PART II-ACTION TAKEN ON THE RECOMMENDATIONS OF THE COMMISSION
ON GOVERNMENT PROCUREMENT
The Commission on Government Procurement was established by Congress by Public Law 91-129 in November 1969 to study and recommend methods to promote the economy, efficiency, and effectiveness of procurement by the Executive Branch of the Federal Government. The Commission rendered a report to the Congress on December 31, 1972 (Volumes I-IV, Report of the Commission on Government Procurement, Superintendent of Documents, U.S. Printing Office, Washington, D.C. 20402, Stock Nos. 5255–00002; 5255-00003; 5255-00004; and 5255–00006). The four-volume report contains 149 recommendations.
Volume IV, Part I, of the Commission's Report, makes 16 recommendations pertaining to patents, technical data and copyrights as they affect the Government's procurement process. An interagency effort resulted in the development, coordination, and adoption of an Executive Branch position on each of the 16 Recommendations (APPENDIX E).
Subsequently, five working groups were established under the Executive Subcommittee of the Committee on Government Patent Policy to draft implementing reports on these Executive Branch positions. They were
Legislation Working Group-1-1, 6, 7, 9, 11, (14) and 15
-1-9, 10, 12, and 13
Except for Recommendations 14 and 1-8 which were rejected, the working groups have drafted or are in the process of drafting such reports. The membership lists of the Working Groups are set forth in APPENDIX F.
Following Committee and Federal Council approval, the implementing reports are to be submitted to the Office of Federal Procurement Policy, Office of Management and Budget, which has the primary responsibility for the Government's overall procurement policy. To assure the timely submission of the reports, Congress directed the Government Accounting Office to monitor the activities of the Executive Branch in the development of such reports.
In view of the involvement of the Committee in these matters, the Federal Council amended the Committee's charter to include the development and consideration of data and copyright policies. Therefore, as is the case with patent policy, recommendations on the refinement to the data and copyright policies adopted by the Executive Branch have become a continuing task of the Committee.
Status of Implementing Reports
The status of the implementing reports of the Executive Branch positions on each of the recommendations, as of September 30, 1976 follows:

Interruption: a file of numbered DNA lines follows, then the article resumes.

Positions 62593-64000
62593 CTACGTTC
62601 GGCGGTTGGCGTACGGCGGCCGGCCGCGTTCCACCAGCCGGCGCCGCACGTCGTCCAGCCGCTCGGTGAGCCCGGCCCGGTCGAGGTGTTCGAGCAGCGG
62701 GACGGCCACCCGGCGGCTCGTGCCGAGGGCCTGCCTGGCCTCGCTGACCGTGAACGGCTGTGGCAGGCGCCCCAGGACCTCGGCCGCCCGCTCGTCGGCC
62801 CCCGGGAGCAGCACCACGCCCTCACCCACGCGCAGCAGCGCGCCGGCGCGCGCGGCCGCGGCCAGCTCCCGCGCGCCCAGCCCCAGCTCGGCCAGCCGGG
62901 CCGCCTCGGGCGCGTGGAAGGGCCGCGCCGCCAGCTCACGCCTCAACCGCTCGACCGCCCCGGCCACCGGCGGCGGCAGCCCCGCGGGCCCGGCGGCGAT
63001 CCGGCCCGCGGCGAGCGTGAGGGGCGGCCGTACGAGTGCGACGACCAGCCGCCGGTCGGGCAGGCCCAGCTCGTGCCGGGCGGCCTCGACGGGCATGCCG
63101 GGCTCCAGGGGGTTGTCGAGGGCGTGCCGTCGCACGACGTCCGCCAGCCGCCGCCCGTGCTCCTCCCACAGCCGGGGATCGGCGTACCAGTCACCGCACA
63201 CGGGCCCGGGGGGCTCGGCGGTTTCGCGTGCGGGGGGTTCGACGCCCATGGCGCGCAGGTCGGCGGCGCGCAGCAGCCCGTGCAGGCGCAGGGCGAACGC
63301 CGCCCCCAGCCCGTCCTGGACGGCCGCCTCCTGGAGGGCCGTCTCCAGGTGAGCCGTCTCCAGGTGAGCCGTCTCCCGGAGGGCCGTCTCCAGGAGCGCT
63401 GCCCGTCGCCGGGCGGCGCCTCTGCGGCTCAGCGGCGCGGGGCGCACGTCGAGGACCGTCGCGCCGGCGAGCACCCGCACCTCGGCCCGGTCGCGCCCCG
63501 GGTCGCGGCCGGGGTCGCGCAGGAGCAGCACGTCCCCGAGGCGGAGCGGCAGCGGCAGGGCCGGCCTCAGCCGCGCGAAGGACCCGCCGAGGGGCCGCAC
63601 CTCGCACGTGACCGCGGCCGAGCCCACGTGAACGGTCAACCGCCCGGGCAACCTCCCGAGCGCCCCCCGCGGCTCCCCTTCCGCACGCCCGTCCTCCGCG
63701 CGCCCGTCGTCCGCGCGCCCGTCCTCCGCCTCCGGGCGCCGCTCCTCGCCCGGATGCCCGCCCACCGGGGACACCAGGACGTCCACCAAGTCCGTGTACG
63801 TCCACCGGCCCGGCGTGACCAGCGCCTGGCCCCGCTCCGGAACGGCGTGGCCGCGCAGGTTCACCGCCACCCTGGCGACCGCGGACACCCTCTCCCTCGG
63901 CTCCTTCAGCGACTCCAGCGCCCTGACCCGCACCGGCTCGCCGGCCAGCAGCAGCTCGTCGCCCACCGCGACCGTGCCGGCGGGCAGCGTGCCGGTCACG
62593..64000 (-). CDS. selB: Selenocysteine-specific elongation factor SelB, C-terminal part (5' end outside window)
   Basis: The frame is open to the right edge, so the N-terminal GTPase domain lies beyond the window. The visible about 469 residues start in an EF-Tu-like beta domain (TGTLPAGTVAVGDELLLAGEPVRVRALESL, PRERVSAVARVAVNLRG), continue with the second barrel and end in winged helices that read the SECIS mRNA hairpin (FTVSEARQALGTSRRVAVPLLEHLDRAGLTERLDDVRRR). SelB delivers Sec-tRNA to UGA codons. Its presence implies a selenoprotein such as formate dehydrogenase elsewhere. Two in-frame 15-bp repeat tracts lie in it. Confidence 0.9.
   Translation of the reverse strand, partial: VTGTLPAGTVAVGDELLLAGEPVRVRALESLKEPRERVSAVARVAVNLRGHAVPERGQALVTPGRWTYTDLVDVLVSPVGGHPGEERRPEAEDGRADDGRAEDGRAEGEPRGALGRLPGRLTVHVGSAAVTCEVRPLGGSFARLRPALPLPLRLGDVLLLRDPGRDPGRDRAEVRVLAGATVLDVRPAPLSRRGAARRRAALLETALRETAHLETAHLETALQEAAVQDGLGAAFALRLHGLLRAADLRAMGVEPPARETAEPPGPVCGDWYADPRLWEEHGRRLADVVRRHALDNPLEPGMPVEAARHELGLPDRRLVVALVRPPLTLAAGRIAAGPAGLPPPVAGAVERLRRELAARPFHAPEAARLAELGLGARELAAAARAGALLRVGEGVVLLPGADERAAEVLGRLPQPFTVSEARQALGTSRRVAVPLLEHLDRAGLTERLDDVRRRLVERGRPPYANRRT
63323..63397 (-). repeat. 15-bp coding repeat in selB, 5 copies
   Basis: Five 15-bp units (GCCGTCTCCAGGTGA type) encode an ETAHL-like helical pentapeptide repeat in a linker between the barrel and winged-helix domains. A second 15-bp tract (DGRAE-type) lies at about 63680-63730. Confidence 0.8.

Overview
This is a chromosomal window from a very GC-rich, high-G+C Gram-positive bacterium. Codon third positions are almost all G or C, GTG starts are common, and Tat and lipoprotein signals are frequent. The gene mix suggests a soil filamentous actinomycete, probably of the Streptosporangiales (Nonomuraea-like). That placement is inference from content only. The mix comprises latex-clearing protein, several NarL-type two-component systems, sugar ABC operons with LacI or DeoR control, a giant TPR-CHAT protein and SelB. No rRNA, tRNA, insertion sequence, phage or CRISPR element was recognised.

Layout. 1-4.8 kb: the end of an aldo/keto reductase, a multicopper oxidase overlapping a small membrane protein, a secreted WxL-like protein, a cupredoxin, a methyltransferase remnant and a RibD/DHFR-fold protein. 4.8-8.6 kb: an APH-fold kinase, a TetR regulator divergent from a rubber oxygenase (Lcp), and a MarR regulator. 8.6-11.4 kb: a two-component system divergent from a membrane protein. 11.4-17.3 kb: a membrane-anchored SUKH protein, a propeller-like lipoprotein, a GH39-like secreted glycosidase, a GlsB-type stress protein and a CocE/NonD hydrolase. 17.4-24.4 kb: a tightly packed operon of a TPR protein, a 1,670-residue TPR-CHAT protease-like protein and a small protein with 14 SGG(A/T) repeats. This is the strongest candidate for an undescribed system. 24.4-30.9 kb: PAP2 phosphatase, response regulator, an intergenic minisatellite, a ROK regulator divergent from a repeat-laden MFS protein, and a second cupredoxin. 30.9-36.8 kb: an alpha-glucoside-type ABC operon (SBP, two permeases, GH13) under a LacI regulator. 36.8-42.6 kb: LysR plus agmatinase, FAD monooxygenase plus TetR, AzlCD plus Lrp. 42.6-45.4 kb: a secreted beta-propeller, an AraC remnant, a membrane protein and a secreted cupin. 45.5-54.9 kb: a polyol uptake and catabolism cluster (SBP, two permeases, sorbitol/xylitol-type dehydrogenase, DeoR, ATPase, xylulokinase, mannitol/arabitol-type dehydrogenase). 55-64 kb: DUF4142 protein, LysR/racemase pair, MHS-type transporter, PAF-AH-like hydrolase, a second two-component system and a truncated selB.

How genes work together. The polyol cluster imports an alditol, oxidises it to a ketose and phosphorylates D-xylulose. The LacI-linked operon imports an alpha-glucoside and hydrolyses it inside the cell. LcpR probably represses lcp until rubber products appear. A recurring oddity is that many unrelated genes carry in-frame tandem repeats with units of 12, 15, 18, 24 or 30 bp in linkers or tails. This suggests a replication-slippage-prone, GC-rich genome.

RECOMMENDATION 1. Implement the revised Presidential
Statement of Government Patent Pol
icy promptly and uniformly. (A) Action Taken
The Committee activities resulted in the partial implementation of Recommendation 1 with the issuance of (1) the amendment to the FPR providing for the use of a standard patent rights clause in all R&D contracts and grants, and (2) the amendment to the FPMR providing for a comprehensive Federal patent licensing regulation. Subsequent to the amendment to the FPR, revisions were made to the patent section of ASPR to bring them into harmony with the FPR.
A corollary of Recommendation 1, however, requires the repeal of all conflicting statutory provisions. Approximately twenty different statutes exist which establish certain limitations on Federal agency patent policies and restrict those agencies from complete adherence to the revised Presidential Policy Statement and the implementing FPR. The repeal of these statutory provisions would of course require legislation.
Motivated by the lawsuits discussed earlier, and to respond to the Executive Branch position on Recommendation 1, the Committee during its September 23, 1975 meeting decided to prepare draft legislation so as to obtain maximum Government-wide uniformity in the area of Federal patent policy.
The Committee first considered the repeal of all statutory provisions which were inconsistent with the application of the principles of the Presidential Statement. This legislative proposal was in conformance with the original Executive Branch position on Recommendation 1. In this regard, see APPENDIX E. The Committee, however, did not believe the earlier Executive Branch position on Recommendation 1 to be a viable policy solution for Congressional consideration, especially in view of the 1974 Congressional enactment of the ERDA patent provisions (Section 9 (n) of the Federal Nonnuclear Energy Research and Development Act of 1974; Public Law 93-577, 93d Congress, S. 1283, December 31, 1974).
After considering several other legislative proposals, the Committee directed the Executive Subcommittee to prepare two legislative packages.
Subsequently, the Committee was provided with the following two basic legislative options.
Under Option I, which followed a modified ERDA policy, there were to be two presumptions. First, in contracts intended to develop items for public use, it was to be presumed that title to resulting inventions should be acquired by the Government unless waived after reviewing eleven waiver considerations as provided by the ERDA patent policy. Second, in those contracts which were intended to develop items for Government use, it was to be presumed that title to resulting inventions should be obtained by the contractor. Under Option II, two alternative policies were developed. Under Alternative A, the contractor normally would obtain title to every invention on which he filed a patent application and on which he declared his intention to commercialize the invention, subject to certain "march-in" rights. Under Alter